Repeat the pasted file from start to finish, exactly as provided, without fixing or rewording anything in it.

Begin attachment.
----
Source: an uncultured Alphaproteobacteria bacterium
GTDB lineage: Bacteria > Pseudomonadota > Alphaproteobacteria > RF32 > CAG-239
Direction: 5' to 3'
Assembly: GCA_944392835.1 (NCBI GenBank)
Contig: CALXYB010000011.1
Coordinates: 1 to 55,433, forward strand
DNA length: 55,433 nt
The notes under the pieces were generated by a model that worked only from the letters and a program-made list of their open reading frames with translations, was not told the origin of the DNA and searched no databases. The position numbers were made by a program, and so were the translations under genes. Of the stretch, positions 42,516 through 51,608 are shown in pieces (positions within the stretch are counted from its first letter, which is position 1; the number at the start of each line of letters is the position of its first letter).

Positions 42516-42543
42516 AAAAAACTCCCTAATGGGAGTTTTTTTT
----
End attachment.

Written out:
Source: an uncultured Alphaproteobacteria bacterium
GTDB lineage: Bacteria > Pseudomonadota > Alphaproteobacteria > RF32 > CAG-239
Direction: 5' to 3'
Assembly: GCA_944392835.1 (NCBI GenBank)
Contig: CALXYB010000011.1
Coordinates: 1 to 55,433, forward strand
DNA length: 55,433 nt
The notes under the pieces were generated by a model that worked only from the letters and a program-made list of their open reading frames with translations, was not told the origin of the DNA and searched no databases. The position numbers were made by a program, and so were the translations under genes. Of the stretch, positions 42,516 through 51,608 are shown in pieces (positions within the stretch are counted from its first letter, which is position 1; the number at the start of each line of letters is the position of its first letter).

Positions 42516-42543
42516 AAAAAACTCCCTAATGGGAGTTTTTTTT